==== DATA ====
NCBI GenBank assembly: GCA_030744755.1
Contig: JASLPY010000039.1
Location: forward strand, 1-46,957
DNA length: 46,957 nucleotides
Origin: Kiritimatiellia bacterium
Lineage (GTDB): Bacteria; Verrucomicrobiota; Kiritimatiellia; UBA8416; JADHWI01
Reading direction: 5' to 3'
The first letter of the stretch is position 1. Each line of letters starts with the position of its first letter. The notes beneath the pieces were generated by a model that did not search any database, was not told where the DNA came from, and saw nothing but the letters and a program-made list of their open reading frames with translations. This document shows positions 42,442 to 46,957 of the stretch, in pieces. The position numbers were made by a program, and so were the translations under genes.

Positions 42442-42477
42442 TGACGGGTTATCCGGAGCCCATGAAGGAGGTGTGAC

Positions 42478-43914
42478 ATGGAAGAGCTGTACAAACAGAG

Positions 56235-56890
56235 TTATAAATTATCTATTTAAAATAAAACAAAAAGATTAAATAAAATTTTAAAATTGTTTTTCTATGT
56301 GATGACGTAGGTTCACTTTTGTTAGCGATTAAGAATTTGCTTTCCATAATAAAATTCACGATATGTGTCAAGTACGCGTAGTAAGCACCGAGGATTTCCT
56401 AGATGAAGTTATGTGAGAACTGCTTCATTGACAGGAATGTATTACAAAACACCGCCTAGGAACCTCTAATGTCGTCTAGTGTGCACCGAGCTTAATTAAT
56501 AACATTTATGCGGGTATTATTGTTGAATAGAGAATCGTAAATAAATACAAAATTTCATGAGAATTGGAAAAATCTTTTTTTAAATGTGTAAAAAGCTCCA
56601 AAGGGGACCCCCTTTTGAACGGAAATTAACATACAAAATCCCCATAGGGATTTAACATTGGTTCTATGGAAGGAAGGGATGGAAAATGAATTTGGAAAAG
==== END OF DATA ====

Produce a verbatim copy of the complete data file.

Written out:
NCBI GenBank assembly: GCA_030744755.1
Contig: JASLPY010000039.1
Location: forward strand, 1-46,957
DNA length: 46,957 nucleotides
Origin: Kiritimatiellia bacterium
Lineage (GTDB): Bacteria; Verrucomicrobiota; Kiritimatiellia; UBA8416; JADHWI01
Reading direction: 5' to 3'
The first letter of the stretch is position 1. Each line of letters starts with the position of its first letter. The notes beneath the pieces were generated by a model that did not search any database, was not told where the DNA came from, and saw nothing but the letters and a program-made list of their open reading frames with translations. This document shows positions 42,442 to 46,957 of the stretch, in pieces. The position numbers were made by a program, and so were the translations under genes.

Positions 42442-42477
42442 TGACGGGTTATCCGGAGCCCATGAAGGAGGTGTGAC

Positions 42478-43914
42478 ATGGAAGAGCTGTACAAACAGAG

Positions 56235-56890
56235 TTATAAATTATCTATTTAAAATAAAACAAAAAGATTAAATAAAATTTTAAAATTGTTTTTCTATGT
56301 GATGACGTAGGTTCACTTTTGTTAGCGATTAAGAATTTGCTTTCCATAATAAAATTCACGATATGTGTCAAGTACGCGTAGTAAGCACCGAGGATTTCCT
56401 AGATGAAGTTATGTGAGAACTGCTTCATTGACAGGAATGTATTACAAAACACCGCCTAGGAACCTCTAATGTCGTCTAGTGTGCACCGAGCTTAATTAAT
56501 AACATTTATGCGGGTATTATTGTTGAATAGAGAATCGTAAATAAATACAAAATTTCATGAGAATTGGAAAAATCTTTTTTTAAATGTGTAAAAAGCTCCA
56601 AAGGGGACCCCCTTTTGAACGGAAATTAACATACAAAATCCCCATAGGGATTTAACATTGGTTCTATGGAAGGAAGGGATGGAAAATGAATTTGGAAAAG